Pauline Johnson was ill in 1912 with breast cancer, a patient at the Bute Street Hospital. Her illness was noted in newspapers all across Canada, because she was our most famous poet. The country had never seen (or heard) anyone like her before—her father was a Mohawk chief—and she was an immediate star. “To attract crowds,” says a web site devoted to her, “she recited the first half of her program in a ball gown. For the second half she recited her ‘Indian’ poems in a costume which she made herself from buckskin, Mohawk metal work, rabbit pelts, a hunting knife, her grandfather's Huron scalp and another scalp which she bought from someone in the American mid-west.”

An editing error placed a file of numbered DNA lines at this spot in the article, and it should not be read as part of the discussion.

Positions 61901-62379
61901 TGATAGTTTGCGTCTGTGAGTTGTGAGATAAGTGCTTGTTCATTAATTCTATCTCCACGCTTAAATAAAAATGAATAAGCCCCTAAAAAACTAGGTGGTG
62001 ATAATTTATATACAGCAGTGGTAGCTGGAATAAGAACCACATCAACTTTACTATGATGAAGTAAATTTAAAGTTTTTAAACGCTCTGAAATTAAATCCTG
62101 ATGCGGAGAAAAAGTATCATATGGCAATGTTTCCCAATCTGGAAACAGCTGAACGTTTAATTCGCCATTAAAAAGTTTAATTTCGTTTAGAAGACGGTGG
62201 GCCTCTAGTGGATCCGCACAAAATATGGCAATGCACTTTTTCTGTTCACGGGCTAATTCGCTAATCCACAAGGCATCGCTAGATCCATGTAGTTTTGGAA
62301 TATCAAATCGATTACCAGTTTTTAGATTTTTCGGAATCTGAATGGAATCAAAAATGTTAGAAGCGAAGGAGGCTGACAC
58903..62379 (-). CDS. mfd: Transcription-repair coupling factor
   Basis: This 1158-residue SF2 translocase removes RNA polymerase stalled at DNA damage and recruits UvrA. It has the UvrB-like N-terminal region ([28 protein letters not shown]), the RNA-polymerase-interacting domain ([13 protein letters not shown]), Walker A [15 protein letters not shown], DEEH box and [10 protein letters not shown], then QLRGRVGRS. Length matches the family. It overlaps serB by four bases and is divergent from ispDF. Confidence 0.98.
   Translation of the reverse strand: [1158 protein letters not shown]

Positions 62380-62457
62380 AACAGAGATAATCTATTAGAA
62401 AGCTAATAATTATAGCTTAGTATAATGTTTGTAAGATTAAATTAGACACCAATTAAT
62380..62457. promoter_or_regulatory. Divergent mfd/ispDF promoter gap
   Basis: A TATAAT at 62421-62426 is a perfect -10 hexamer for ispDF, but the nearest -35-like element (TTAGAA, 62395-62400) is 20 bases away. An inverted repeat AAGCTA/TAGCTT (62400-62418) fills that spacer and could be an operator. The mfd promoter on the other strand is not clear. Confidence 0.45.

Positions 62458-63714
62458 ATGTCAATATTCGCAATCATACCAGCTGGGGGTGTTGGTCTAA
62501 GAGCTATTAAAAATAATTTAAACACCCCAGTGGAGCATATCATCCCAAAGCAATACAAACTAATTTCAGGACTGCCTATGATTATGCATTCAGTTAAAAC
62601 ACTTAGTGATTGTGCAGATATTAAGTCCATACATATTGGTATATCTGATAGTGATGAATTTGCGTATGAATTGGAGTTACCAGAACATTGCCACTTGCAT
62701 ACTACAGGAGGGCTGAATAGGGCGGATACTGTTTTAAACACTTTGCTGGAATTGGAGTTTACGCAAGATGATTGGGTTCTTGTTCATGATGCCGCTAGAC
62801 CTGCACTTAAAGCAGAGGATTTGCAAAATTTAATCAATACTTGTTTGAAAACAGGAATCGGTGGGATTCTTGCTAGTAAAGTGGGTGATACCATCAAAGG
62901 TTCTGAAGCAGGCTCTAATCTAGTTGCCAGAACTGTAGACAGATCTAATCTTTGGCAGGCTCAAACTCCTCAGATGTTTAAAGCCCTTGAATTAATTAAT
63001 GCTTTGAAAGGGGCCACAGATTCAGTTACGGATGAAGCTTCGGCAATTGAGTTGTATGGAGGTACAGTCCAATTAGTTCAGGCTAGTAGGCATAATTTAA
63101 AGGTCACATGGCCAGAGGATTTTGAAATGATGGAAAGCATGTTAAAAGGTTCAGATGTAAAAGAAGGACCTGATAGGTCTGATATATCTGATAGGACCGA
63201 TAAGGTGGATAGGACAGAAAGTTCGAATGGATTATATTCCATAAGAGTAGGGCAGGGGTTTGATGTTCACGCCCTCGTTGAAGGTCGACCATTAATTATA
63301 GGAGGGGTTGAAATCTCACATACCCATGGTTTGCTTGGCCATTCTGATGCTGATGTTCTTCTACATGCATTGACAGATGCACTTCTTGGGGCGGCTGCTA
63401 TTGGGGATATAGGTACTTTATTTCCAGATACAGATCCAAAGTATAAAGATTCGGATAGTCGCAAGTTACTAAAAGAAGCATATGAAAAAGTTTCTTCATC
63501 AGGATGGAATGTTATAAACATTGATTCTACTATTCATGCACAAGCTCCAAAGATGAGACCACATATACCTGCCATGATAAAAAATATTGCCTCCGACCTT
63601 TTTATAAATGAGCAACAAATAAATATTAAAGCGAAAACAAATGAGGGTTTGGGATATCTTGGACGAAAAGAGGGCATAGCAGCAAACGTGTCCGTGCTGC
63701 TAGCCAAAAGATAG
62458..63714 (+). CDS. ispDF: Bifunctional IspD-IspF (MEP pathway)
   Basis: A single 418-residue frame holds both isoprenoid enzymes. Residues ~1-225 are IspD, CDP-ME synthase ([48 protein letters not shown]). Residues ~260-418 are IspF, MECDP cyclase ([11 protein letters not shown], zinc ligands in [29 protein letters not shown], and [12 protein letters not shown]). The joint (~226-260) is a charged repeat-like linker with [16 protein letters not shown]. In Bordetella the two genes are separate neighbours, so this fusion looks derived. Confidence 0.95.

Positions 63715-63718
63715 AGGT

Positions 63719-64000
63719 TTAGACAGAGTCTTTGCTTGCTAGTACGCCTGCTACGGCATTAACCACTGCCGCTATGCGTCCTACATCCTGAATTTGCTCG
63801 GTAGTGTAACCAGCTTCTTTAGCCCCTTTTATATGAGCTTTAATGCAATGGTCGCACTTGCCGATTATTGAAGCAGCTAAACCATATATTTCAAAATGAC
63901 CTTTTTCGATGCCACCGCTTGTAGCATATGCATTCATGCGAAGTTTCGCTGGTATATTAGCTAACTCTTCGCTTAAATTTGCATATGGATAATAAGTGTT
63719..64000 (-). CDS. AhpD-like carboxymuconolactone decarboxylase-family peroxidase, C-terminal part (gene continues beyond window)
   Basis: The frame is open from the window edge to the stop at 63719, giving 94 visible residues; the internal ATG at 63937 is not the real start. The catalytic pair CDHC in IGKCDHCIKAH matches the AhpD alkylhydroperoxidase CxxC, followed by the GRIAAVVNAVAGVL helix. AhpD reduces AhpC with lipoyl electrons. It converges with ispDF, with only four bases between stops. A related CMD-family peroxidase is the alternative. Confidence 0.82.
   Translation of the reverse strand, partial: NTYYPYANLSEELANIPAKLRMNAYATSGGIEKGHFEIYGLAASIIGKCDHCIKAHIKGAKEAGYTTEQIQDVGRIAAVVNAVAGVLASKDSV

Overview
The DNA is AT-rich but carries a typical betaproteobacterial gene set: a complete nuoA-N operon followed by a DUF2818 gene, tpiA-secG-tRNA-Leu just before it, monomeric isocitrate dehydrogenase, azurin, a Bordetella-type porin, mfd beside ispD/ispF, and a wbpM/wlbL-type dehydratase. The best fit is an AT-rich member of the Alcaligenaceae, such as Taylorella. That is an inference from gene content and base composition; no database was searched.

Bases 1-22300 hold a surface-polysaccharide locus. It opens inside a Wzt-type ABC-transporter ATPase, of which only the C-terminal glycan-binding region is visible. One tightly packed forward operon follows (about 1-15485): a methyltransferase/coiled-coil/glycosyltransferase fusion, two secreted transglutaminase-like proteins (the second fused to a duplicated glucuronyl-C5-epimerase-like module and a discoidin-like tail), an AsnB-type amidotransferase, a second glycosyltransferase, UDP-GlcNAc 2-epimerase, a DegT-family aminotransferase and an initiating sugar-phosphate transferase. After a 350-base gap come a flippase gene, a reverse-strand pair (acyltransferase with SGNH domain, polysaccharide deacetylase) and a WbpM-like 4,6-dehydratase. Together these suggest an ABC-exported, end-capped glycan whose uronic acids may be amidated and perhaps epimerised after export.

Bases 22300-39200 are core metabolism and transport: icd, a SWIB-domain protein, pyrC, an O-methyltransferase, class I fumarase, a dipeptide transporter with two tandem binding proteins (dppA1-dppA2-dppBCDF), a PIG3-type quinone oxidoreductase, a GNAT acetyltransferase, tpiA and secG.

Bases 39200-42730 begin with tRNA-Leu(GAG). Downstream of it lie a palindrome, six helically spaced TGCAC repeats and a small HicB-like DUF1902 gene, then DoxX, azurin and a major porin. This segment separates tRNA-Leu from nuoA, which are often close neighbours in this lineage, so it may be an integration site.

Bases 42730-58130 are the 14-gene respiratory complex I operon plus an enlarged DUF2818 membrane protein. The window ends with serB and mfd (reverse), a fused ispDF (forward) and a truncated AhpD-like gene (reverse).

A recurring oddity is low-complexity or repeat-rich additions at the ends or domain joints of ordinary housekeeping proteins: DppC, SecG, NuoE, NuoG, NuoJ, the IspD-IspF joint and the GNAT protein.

In 1909, after 17 years of touring, she retired and came to live in Vancouver.
By 1912 she was in the hospital—and in financial difficulty—when the Governor General, the Duke of Connaught, came to visit. He wanted to reminisce about the day in 1869 when he had been made an honorary chief of the Six Nations at its Ontario reserve. (She had been at that ceremony.) The prospective visit disturbed her, because her dressing gown was shabby and she couldn't afford a better one. Friends chipped in to buy her a new one.
Few read her poetry today, but Johnson's retelling of local Indian legends has lasted and her image is an enduring icon. She died at age 51 on March 7, 1913—97 years ago.
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